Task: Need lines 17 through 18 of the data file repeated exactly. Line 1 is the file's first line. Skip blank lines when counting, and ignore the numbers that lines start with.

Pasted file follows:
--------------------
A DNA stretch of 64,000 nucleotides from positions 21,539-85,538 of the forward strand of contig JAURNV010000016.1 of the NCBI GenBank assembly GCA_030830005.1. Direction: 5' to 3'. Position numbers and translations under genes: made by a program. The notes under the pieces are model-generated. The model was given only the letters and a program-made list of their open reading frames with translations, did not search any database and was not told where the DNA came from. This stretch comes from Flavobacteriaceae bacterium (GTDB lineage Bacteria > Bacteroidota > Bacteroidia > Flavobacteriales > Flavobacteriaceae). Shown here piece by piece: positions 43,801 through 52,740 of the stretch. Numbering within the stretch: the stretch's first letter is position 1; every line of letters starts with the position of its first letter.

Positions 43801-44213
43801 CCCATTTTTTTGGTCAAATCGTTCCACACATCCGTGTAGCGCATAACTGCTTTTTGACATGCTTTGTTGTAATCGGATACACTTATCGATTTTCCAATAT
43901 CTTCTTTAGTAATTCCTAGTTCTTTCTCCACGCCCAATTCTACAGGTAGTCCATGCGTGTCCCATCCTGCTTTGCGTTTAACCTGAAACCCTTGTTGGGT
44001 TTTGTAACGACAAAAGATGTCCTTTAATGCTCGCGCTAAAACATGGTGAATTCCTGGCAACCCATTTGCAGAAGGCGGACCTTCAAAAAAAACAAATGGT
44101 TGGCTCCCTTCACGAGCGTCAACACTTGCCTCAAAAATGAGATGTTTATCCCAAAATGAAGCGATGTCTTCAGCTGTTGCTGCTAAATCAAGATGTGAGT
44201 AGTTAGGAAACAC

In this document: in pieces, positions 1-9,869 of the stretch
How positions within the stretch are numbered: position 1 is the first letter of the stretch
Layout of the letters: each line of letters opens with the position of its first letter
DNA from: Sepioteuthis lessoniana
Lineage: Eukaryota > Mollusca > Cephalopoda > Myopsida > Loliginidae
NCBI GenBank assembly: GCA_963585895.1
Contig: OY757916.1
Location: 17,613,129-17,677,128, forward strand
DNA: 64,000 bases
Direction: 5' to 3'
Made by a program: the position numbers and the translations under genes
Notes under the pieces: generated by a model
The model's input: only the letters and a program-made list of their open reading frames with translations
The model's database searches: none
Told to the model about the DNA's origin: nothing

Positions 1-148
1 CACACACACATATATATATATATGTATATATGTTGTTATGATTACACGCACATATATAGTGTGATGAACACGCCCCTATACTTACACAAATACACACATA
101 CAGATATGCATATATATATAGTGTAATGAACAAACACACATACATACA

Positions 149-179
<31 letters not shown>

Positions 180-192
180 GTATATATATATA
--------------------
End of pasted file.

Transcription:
Direction: 5' to 3'
Made by a program: the position numbers and the translations under genes